Fainting and poisons: the Regency beauty ideal

Beauty is pain, they say. Regency women, unfortunately, were expected to take that saying very literally…  Even though a “natural” look was theoretically all the rage, most women decided to help nature a hand. And in order to satisfy the Regency beauty ideal, pain or even slow poisoning were considered rather acceptable costs.

Regency beauty standards are quite contradictory. On the one hand, there was an obsession with the idea of “naturalness”. On the other hand, that “natural” ideal became so extreme that make-up was necessary to achieve it.

One of our best sources on Regency beauty ideals is The Mirror of Graces, which was written in 1811 and had the catchy subtitle Or, The English Lady’s Costume: Combining and Harmonizing Taste and Judgment, Elegance and Grace, Modesty, Simplicity and Economy, with Fashion in Dress. In other words, this book was supposed to tell you exactly how to look and how not to look. 

Beware of the sun

What recommendations do we find here? First of all, many words are spent explaining how a lady of distinction should look after her facial complexion. Or, as the Mirror of Graces puts it:

The preservation of an agreeable complexion (which always presupposes health,) is not the most insignificant of exterior charms….

Yes, ladies, not the most insignificant. The careful reader now knows that a fine complexion is as a matter of fact essential in order to look fashionable. One of the most imporant rules was not to get a tan – after all, only working people tanned, and a lady of distinction couldn’t look like she had spent her day out in the fields! Therefore, the Mirror of Graces recommends:

… it would be well for her to remember that is is wiser to throw a shadow over her yet unimpaired charms, than to hold them in the light till they are seen to decay. 

Women therefore had to walk around with parasols whenever they went outside, all to protect their delicate features from the sunlight. Similarly, carriages usually sported a light canopy to provide a lady with a proper amount of shade.

Even without any sunlight on her face, however, a lady might not achieve the milk-white teint society preferred. In order to remedy this issue, Regency women used “white powders” to colour the face even paler.

The white powders could be made of innocent ingredients such as cornstarch, crushed pearls or rice flour. But others contained lead, and were therefore toxic! Women sometimes slowly poisoned themselves to death by applying a dangerous heavy metal to their skin every day again…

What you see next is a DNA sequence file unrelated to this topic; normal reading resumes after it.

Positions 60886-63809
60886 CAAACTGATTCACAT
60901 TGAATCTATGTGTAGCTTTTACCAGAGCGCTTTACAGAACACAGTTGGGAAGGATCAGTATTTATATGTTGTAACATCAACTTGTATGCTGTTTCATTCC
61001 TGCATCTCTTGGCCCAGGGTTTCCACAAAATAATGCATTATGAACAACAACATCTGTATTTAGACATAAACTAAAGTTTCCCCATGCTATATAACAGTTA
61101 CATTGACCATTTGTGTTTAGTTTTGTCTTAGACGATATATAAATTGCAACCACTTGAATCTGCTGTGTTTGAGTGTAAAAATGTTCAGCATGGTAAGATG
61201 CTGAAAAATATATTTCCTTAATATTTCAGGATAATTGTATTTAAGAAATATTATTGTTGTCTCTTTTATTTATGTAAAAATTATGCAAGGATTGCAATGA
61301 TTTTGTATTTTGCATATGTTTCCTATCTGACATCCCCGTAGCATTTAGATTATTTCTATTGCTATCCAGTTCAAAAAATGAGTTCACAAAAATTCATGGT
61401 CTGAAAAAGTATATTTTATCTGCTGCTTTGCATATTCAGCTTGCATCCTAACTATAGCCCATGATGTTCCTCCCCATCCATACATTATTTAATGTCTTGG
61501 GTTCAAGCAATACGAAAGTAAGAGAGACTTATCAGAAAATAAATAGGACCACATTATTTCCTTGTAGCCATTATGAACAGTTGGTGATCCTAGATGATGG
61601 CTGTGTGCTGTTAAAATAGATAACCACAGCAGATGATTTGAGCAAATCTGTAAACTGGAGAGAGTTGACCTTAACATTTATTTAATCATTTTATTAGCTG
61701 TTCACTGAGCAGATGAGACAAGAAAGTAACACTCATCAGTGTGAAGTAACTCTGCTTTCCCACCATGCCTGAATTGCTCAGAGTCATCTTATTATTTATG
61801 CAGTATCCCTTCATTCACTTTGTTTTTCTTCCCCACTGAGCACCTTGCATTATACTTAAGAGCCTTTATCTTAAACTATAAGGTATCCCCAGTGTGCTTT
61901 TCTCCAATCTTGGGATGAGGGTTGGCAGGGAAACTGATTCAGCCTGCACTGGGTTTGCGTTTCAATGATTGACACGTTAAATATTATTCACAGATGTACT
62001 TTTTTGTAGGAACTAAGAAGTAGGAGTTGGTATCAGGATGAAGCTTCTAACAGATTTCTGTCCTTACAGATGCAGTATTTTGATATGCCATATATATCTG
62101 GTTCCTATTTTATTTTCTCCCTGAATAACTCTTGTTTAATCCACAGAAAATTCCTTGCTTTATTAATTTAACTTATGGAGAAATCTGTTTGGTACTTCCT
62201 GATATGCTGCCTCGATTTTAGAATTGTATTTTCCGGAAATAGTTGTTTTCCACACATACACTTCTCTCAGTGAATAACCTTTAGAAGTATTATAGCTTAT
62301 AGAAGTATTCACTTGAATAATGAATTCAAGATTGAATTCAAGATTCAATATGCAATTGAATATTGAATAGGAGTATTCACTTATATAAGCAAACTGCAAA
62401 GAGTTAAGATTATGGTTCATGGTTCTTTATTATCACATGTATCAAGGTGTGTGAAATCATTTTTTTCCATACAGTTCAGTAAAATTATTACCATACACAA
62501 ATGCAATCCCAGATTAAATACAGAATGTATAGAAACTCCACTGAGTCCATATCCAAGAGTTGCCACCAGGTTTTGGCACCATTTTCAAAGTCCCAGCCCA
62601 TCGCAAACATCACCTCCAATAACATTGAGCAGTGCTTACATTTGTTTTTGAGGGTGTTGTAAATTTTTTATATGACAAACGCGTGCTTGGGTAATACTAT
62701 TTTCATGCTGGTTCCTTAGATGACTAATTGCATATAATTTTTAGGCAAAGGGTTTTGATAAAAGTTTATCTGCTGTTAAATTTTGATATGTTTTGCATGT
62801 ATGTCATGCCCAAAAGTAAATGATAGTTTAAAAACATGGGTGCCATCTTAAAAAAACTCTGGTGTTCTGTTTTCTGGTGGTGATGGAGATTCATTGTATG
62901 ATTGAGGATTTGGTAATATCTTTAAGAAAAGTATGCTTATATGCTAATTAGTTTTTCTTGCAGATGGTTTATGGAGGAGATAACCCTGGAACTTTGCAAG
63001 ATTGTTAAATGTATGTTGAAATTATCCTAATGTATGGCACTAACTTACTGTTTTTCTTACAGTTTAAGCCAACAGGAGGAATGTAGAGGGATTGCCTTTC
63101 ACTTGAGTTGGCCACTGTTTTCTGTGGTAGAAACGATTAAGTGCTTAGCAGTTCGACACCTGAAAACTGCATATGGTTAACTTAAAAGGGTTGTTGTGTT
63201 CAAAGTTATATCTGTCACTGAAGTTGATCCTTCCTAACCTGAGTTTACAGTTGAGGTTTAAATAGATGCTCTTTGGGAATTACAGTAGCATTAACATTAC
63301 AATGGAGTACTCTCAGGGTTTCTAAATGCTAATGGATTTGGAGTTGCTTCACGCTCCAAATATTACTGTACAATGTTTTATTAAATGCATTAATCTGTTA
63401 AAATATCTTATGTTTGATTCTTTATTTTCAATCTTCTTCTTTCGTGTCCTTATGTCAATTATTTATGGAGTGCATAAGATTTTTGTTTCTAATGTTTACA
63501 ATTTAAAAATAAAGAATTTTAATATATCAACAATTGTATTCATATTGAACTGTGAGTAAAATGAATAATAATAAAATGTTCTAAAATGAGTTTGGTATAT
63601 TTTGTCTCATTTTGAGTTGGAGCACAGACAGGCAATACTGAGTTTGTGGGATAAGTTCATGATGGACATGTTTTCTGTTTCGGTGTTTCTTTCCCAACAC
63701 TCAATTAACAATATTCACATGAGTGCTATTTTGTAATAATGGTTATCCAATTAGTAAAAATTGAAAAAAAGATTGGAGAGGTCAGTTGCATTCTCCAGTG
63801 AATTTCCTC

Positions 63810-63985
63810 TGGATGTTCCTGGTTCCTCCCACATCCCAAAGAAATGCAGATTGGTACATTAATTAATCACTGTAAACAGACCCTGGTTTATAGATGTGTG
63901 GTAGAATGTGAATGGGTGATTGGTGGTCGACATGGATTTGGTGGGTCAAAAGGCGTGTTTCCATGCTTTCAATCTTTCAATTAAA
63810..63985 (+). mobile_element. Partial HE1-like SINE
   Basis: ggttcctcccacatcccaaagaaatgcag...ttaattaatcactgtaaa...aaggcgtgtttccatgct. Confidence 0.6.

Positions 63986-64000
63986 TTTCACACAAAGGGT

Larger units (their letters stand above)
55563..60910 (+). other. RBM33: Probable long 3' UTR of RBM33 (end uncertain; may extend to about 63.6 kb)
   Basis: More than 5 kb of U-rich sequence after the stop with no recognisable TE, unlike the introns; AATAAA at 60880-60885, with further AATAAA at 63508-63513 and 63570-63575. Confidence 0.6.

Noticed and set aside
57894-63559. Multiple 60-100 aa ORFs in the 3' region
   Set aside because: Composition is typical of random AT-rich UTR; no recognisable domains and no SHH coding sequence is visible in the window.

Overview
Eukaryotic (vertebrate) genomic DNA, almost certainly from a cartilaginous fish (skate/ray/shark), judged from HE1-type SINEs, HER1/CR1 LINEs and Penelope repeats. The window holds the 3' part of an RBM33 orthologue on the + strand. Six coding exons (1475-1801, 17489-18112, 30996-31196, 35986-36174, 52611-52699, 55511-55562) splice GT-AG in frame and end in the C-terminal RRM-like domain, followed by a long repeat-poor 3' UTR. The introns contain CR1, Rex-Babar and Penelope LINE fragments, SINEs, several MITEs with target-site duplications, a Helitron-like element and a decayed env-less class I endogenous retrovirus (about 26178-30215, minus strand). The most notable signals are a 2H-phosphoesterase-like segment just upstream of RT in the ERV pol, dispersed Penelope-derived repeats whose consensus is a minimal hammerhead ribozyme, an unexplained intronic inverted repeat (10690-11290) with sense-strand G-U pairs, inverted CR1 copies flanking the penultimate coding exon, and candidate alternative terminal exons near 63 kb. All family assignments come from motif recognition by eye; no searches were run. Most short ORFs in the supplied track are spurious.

Don’t use rouge – but do it anyway

Until roughly 1800, a heavy circle of rouge on the cheeks was considered quite fashionable. In the Regency era, however, a blushing or reddened face was considered unladylike. As the Mirror of Graces laments:
The frequent and sudden changes from heat to cold, by abruptly exciting or repressing the regular secretions of the skin, roughen its texture, injure its hue, and often deform it with unseemly, though transitory, eruptions. All this is increased by the habit ladies have of exposing themselves unveiled, and frequently without bonnets, in the open air. The head and face have no defense against the attacks of the surrounding atmosphere, and the effects are obvious.
Nonetheless, a little rouge was generally considered fine:

A little vegetable rouge tinging the cheek of a delicate woman, who, from ill health or an anxious mind, loses her roses, may be excusable.

It couldn’t be too much, however – at least not enough to really notice it was there.
Good sense must so preside over its application, that its tint on the cheek may always be fainter than what nature’s pallet would have painted. A violently rouged woman is one of the most disgusting objects to the eye.
Rouge could be made at home, but a lady could also choose store-bought products. Pears’ Liquid Bloom of Roses was a popular brand in the Regency era. Again, however, it came with a risk: Pears’ used metals such as tin in the production of its make-up. And tin, again, could be dangerous.

Regency beauty ideals Pears

Eye drops – of the painful kind

“I have been meditating on the very great pleasure which a pair of fine eyes in the face of a pretty women can bestow.” Remember Darcy musing about Elizabeth’s eyes? He was not the only one. Eyes – preferably bright and sparkling – were an essential part of the Regency beauty ideal.

Women used a kind of eyeliner to make their eyes stand out, which they made from burnt cork or lamp soot. (And surprise, it wasn’t even deadly! It only had a strong and unpleasant smell…)

Then there were more dubious ways to make the eyes look brighter. Drinking a mixture of sugar and whiskey, for example. Or – more unpleasant – dropping perfume or soapsuds into the eyes. Beauty is pain, remember?

The Regency beauty ideal

Of course, there was a lot more to the Regency beauty ideal. You weren’t done after rubbing poison on your face and pouring soap into your eyes! Other standards women had to keep in mind included:

  • Walking and standing straight at all times, sometimes with a wooden stick bound against the back or chest to prevent – gasp – slumping.
  • A high bosom, achieved by using corsets so tight that they led to oxygen shortage and fainting.
  • No arm hair, or for that matter, hair anywhere except on the head.
  • A slender waist, if need be with a little help from weight loss cures containing arsenic, strychnine or even tapeworm larvae.

It’s quite a miracle that Regency women weren’t dropping dead by masses, considering the beauty tricks there were using! I have personally never been so happy with my poison-free foundation and mascara…


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Fainting and poisons: the Regency beauty ideal
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